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Annu Rev Psychol. 1985;36:531-72.

Social factors in psychopathology: stress, social support, and coping processes.

Abstract

Our review has focused centrally on the etiologic significance of social factors in the development of psychopathology. Our implicit assumption has been that social factors in general, and stressors in particular, may play a causal role in the development of psychopathology. Yet the evidence is clear that the vast majority of people who are exposed to stressful life events or to chronic stress situations do not develop significant psychiatric impairments. For this reason, research interest over the past decade has shifted to factors like social support and coping strategies that may ameliorate the impact of stress. We have examined some of the important empirical results from recent studies of stress, support, and coping, and we have discussed ways in which these new understandings have informed long-standing attempts to explain group differences in emotional functioning. In each section of the review we have attempted not only to summarize existing results but also to provide some evaluation of the literature and suggestions for future research. It is important to recognize that the contributors to the work reviewed here do not all share a common research agenda. Some of them are primarily committed to unraveling the psychosocial determinants of a particular clinical disorder. Others are mainly concerned with the effects of a particular stressor. Still others are interested in the processes that link stress to health across a broad array of stress situations and health outcomes. In the face of these diverse interests, it is little wonder that our understanding of social factors in psychopathology is uneven. There is good reason to believe, however that these diverse strands of research are beginning to converge on a common conception of the stress process and on a common research design. The conception at present is only in rough form, but its outlines are nonetheless capable of description. At its center is the notion that stress exposure sets off a process of adaptation. It recognizes that this process unfolds over time, and it acknowledges that this process is modified by structural factors as well as by personal dispositions and vulnerabilities. There is growing recognition that the analysis of this process requires longitudinal methods. Also, it is becoming increasingly clear that experimental interventions are required to unravel the parts of this process that link stress and health. It is too early to know if this nascent convergence will lead to an integrative theory of adaptation, yet it is almost certain to promote methodological and conceptual rigor and facilitate replication and cumulation of findings.(ABSTRACT TRUNCATED AT 400 WORDS)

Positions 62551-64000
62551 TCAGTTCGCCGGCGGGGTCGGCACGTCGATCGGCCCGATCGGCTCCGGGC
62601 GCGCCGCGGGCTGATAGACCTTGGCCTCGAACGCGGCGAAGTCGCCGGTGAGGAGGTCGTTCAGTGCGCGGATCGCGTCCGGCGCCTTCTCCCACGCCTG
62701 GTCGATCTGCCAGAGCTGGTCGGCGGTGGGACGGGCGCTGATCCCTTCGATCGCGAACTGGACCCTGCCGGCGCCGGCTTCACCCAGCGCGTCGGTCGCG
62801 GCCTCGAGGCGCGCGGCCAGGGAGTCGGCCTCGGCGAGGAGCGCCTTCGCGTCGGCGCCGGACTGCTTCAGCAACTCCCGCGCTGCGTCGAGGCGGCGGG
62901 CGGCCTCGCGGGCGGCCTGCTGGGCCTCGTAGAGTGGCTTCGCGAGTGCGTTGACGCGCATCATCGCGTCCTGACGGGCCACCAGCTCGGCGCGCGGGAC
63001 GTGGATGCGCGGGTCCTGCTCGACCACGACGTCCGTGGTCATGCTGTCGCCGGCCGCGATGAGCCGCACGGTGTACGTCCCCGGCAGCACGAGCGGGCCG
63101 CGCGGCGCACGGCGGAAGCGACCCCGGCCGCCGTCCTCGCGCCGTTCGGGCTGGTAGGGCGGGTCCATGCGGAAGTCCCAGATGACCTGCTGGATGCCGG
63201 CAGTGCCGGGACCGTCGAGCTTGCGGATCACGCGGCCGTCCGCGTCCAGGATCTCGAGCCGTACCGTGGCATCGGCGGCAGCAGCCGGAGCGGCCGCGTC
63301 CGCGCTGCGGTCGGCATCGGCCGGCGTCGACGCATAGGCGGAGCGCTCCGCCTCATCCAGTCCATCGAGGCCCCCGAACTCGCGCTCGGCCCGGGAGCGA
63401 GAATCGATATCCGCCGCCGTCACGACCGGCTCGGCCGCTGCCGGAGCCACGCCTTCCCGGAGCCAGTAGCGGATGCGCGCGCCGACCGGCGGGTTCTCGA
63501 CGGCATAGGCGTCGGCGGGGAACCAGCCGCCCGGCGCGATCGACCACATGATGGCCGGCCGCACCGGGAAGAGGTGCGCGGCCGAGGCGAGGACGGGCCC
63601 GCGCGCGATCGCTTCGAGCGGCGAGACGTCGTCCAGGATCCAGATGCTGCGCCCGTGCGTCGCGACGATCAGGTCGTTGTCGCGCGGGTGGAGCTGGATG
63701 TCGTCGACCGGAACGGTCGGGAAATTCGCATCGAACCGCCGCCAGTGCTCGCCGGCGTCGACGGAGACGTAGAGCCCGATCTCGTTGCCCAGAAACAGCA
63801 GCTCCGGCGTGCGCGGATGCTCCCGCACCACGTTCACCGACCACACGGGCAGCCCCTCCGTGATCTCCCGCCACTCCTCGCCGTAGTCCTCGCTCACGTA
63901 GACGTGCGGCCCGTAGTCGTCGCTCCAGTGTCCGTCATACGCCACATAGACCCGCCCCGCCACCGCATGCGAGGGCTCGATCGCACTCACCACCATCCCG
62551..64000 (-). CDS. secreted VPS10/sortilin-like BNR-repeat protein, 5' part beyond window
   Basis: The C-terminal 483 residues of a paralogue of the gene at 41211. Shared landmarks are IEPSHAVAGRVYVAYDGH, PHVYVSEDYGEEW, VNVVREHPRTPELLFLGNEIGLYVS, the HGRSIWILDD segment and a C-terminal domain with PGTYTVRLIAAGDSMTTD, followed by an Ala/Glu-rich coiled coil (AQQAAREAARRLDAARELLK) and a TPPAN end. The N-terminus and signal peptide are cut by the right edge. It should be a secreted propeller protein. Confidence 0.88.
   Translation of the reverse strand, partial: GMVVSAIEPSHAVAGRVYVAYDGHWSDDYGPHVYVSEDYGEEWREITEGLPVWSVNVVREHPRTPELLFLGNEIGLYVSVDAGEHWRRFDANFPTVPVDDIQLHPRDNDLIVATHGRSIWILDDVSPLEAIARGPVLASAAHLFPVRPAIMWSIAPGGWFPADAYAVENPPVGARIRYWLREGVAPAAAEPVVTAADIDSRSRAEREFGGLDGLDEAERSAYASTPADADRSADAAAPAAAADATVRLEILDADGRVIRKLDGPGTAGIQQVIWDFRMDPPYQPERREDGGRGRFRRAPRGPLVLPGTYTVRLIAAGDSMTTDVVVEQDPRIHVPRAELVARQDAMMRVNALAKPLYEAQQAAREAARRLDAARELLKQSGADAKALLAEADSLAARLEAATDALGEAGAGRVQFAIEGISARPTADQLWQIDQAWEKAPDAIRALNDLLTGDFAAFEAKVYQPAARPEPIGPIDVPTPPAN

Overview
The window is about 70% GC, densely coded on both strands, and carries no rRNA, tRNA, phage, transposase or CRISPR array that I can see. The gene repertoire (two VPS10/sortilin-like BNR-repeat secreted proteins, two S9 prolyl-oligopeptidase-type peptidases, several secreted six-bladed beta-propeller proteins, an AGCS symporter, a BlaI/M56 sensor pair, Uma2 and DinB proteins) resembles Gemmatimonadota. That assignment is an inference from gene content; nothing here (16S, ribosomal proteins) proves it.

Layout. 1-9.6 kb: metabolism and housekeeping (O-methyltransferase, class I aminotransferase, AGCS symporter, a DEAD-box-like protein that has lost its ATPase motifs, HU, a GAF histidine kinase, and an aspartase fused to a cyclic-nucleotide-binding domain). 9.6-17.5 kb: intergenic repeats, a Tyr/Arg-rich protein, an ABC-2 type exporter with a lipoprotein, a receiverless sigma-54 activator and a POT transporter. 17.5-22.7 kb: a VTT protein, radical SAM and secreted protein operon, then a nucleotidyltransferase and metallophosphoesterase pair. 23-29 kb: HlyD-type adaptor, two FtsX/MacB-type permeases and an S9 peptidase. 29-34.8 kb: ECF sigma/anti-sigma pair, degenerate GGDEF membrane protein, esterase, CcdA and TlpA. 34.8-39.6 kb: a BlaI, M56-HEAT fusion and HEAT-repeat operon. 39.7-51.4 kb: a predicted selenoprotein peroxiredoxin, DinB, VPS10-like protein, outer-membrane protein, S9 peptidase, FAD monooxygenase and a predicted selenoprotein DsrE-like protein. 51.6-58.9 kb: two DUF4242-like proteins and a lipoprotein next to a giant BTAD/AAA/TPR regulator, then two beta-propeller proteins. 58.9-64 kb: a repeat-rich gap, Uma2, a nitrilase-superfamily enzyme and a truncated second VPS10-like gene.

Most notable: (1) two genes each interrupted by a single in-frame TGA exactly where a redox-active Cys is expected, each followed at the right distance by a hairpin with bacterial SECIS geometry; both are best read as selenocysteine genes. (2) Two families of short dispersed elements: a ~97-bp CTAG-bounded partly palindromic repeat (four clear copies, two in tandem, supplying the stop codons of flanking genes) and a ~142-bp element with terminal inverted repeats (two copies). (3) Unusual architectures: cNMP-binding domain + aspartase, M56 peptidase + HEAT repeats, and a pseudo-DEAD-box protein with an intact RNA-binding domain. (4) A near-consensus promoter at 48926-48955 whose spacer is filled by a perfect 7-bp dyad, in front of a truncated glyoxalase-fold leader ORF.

PMID:
3883893
[PubMed - indexed for MEDLINE]
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